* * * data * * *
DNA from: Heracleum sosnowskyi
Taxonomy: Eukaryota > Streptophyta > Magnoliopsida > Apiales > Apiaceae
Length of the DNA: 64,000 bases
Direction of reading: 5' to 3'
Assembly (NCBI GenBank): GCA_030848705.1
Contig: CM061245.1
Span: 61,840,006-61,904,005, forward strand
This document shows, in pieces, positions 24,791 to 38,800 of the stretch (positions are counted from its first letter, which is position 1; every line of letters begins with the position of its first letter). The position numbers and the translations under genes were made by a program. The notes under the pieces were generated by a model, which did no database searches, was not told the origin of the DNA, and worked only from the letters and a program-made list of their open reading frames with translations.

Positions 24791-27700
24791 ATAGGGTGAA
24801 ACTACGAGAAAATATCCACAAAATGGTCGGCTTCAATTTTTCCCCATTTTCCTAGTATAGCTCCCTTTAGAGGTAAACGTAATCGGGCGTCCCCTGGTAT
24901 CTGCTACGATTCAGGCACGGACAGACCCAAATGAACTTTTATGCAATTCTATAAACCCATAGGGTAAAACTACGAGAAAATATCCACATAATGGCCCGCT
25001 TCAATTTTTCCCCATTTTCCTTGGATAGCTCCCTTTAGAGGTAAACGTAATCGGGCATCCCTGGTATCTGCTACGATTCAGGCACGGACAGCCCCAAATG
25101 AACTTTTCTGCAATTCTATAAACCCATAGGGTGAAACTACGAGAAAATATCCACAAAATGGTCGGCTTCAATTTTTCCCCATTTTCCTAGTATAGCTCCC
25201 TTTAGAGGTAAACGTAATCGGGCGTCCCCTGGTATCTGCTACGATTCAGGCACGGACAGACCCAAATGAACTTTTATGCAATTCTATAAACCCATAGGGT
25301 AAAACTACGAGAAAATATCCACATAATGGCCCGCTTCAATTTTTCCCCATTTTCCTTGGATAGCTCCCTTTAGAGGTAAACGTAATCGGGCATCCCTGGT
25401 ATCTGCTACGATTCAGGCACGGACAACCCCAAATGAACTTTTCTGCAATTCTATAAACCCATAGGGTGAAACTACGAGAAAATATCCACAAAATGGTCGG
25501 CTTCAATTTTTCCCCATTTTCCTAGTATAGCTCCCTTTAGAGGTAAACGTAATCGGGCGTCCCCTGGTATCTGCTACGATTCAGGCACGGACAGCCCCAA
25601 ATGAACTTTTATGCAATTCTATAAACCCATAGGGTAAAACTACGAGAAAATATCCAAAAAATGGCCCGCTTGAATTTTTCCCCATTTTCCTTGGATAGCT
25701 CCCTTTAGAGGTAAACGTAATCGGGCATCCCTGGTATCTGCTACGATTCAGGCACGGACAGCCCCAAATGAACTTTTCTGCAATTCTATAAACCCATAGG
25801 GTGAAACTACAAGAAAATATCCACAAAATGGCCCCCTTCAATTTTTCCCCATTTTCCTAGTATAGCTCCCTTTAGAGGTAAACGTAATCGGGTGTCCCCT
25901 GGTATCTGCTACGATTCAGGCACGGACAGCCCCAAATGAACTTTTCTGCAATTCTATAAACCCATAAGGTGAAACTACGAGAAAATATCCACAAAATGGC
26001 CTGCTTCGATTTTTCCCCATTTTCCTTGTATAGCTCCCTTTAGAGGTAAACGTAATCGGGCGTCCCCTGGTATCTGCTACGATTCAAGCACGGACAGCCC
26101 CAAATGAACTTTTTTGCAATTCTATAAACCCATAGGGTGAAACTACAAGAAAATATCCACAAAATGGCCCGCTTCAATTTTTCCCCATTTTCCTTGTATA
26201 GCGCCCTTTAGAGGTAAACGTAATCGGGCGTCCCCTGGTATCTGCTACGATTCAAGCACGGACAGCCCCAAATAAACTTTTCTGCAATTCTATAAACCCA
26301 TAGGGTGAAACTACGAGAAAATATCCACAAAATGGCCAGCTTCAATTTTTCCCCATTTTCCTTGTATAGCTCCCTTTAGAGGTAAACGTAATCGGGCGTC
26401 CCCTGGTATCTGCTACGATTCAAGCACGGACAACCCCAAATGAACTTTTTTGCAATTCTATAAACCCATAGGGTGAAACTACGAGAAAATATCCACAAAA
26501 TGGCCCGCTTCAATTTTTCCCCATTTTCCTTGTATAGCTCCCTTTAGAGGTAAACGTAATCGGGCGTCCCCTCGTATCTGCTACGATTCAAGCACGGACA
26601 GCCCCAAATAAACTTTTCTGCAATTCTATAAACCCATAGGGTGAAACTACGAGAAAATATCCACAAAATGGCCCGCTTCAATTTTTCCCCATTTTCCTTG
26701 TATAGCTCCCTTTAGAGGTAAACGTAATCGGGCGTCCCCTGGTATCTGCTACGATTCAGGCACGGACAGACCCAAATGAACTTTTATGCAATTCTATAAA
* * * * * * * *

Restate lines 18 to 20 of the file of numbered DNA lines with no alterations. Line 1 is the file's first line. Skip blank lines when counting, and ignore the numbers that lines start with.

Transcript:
25501 CTTCAATTTTTCCCCATTTTCCTAGTATAGCTCCCTTTAGAGGTAAACGTAATCGGGCGTCCCCTGGTATCTGCTACGATTCAGGCACGGACAGCCCCAA
25601 ATGAACTTTTATGCAATTCTATAAACCCATAGGGTAAAACTACGAGAAAATATCCAAAAAATGGCCCGCTTGAATTTTTCCCCATTTTCCTTGGATAGCT
25701 CCCTTTAGAGGTAAACGTAATCGGGCATCCCTGGTATCTGCTACGATTCAGGCACGGACAGCCCCAAATGAACTTTTCTGCAATTCTATAAACCCATAGG